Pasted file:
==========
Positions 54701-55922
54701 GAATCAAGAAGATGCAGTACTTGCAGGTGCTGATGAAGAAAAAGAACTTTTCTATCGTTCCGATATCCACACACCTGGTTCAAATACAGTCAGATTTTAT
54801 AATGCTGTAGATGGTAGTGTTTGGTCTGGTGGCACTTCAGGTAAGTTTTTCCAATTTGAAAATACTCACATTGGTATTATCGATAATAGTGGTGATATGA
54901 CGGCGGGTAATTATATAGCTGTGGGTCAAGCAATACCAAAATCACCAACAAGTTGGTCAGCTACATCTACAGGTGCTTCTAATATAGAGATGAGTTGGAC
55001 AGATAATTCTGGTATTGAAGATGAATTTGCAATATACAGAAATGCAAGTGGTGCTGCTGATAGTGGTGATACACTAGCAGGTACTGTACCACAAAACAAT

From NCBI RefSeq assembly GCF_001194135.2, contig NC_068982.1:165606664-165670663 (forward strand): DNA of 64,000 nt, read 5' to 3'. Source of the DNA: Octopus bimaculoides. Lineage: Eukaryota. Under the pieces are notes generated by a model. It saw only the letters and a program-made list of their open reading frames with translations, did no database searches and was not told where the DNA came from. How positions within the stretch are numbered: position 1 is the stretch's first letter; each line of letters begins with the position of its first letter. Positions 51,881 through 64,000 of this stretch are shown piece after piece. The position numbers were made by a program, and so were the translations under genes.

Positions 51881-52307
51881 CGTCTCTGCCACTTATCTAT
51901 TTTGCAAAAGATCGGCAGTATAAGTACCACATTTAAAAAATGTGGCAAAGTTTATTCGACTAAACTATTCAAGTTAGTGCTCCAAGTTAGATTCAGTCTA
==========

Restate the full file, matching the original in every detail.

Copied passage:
Positions 54701-55922
54701 GAATCAAGAAGATGCAGTACTTGCAGGTGCTGATGAAGAAAAAGAACTTTTCTATCGTTCCGATATCCACACACCTGGTTCAAATACAGTCAGATTTTAT
54801 AATGCTGTAGATGGTAGTGTTTGGTCTGGTGGCACTTCAGGTAAGTTTTTCCAATTTGAAAATACTCACATTGGTATTATCGATAATAGTGGTGATATGA
54901 CGGCGGGTAATTATATAGCTGTGGGTCAAGCAATACCAAAATCACCAACAAGTTGGTCAGCTACATCTACAGGTGCTTCTAATATAGAGATGAGTTGGAC
55001 AGATAATTCTGGTATTGAAGATGAATTTGCAATATACAGAAATGCAAGTGGTGCTGCTGATAGTGGTGATACACTAGCAGGTACTGTACCACAAAACAAT

From NCBI RefSeq assembly GCF_001194135.2, contig NC_068982.1:165606664-165670663 (forward strand): DNA of 64,000 nt, read 5' to 3'. Source of the DNA: Octopus bimaculoides. Lineage: Eukaryota. Under the pieces are notes generated by a model. It saw only the letters and a program-made list of their open reading frames with translations, did no database searches and was not told where the DNA came from. How positions within the stretch are numbered: position 1 is the stretch's first letter; each line of letters begins with the position of its first letter. Positions 51,881 through 64,000 of this stretch are shown piece after piece. The position numbers were made by a program, and so were the translations under genes.

Positions 51881-52307
51881 CGTCTCTGCCACTTATCTAT
51901 TTTGCAAAAGATCGGCAGTATAAGTACCACATTTAAAAAATGTGGCAAAGTTTATTCGACTAAACTATTCAAGTTAGTGCTCCAAGTTAGATTCAGTCTA